"I think it's something to do the hand-eye co-ordination you need to play basketball and baseball," Hahnemann says. "And attitudes are different in the States," he adds. "After ice hockey games you see the players all giving the keeper a pat on the head. In the States it's cool to be a keeper, but in England keepers get a harder deal.
"Look at all the comments Paul Robinson got after the Germany game. Some guy hits a shot that's moving and swerving all over the place, and he doesn't even let it in, he knocks it against the bar before it gets turned over the line. And suddenly he's being seen as a crap keeper. When you are the last line of defence, you can't screw up even a bit."
Hahnemann has not made a habit of screwing up in the last five years, and his form earned him a place in the US squad for last year's World Cup. His status also meant that it was to him that Steve Sidwell turned when the Reading midfielder was considering his move to Chelsea towards the end of last season.
"I said if he stayed he would be playing every week, which would probably not happen there," Hahnemann recalls. "But he said, "Yeah, but am I good enough for it?" And he would never have known if he didn't go. It was like when I wanted to come over to England. I had a decent life with Colorado and it would have been easy to stay. But you go for the challenge."
As you might expect, he has a measure of respect for the recent decision taken by one D Beckham to ply his lucrative trade at LA Galaxy. "Beckham has already raised the level of awareness for the game in the States," he says approvingly. "His wages are not as high as some have said, if what I hear is correct – $5m (£2.5m) a year for five years. And him being there has already led to a new sponsor for the league who is pretty much covering those costs. When he's playing the crowds are up from around 25,000 to 85,000. And the clubs aren't stupid – they are making fans buy tickets for four games to get to see Beckham.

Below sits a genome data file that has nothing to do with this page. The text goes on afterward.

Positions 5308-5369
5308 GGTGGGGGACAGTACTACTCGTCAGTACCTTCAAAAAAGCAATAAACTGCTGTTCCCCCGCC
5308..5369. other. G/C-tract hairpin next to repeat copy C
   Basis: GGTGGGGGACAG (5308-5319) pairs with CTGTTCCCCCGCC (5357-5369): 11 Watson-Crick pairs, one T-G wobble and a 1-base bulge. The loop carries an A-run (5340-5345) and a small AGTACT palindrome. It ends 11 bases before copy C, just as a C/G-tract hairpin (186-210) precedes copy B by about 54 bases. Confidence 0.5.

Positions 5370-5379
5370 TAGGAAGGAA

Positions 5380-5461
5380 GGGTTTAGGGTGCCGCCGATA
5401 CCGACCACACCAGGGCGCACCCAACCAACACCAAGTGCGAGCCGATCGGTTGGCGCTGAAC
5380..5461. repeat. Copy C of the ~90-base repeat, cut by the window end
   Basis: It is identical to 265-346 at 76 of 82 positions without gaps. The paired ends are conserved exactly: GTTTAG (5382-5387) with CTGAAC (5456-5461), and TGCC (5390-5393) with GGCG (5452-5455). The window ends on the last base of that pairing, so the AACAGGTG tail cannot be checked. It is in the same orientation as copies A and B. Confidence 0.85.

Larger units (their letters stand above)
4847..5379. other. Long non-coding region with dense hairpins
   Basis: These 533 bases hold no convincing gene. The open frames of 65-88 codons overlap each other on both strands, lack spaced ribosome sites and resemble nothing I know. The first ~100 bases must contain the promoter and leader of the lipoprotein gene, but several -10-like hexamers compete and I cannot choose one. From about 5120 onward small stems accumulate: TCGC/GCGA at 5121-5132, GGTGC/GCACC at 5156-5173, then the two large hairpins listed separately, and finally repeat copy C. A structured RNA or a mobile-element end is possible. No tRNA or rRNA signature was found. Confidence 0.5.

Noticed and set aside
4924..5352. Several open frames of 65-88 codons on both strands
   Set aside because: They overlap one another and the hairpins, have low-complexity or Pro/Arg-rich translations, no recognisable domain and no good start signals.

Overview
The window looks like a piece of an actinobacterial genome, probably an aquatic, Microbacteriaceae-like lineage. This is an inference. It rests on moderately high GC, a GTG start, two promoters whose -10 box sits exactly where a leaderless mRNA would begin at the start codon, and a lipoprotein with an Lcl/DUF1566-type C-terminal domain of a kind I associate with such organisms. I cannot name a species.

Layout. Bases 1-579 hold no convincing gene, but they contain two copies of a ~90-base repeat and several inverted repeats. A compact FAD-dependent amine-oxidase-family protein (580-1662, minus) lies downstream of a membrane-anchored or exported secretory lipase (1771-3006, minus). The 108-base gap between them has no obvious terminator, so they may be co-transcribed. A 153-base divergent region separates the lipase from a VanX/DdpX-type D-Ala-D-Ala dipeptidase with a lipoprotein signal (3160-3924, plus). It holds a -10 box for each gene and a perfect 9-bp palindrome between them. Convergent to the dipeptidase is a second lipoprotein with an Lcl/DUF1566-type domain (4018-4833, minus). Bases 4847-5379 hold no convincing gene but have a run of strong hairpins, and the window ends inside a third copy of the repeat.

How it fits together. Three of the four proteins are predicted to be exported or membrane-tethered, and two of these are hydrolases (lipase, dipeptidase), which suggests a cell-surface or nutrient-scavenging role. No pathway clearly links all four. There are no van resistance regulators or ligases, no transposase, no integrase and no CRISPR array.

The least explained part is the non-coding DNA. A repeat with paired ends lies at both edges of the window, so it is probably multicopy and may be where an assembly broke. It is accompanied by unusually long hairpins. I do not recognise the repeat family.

"He's already had guys absolutely launching him on the pitch, but his team mates were right there afterwards. Tackle-wise, the League is a lot easier than in England. But I think it will be difficult for him with the contrast in earnings. When you are playing alongside guys getting $30,000 or $40,000, it's bound to be a bit awkward."
Hahnemann has been courtesy itself, but he is now beginning to resemble a dog that needs a walk. Time to go. As he makes his way towards the beast of a motor that will soon transport him, he announces that he has a clear objective in mind. "I'm going to try and sort out the front suspension of my Porsche," he says cheerfully. Let's hope it gets his mind off Craig Bellamy...
Overachievers and over here: A brief history of American keepers in English football
American goalkeepers have made a far greater impact in England than outfielders – perhaps, as Kasey Keller once suggested, because young Americans play a lot of basketball and tend to be adept with their hands.
However, the first transatlantic "netminder", Tony Meola, was not a success. He made 11 appearances for Brighton before a brief matchless spell at Watford. He took revenge by keeping a clean sheet when the US notoriously beat Graham Taylor's England in 1993.
Juergen Sommer became the first to play in the Premiership, with QPR in 1995, but it was Keller who established the national reputation. Starting with Millwall he played for Leicester, Tottenham, Southampton and, after a spell in Germany, is now at Fulham.
Brad Friedel has also spent more than a decade in England. He failed to break through at Liverpool but is a fixture at Blackburn, with 317 games already under his belt, and a goal at Charlton in 2004.
Everton's Tim Howard has spent four years in England, initially with Manchester United.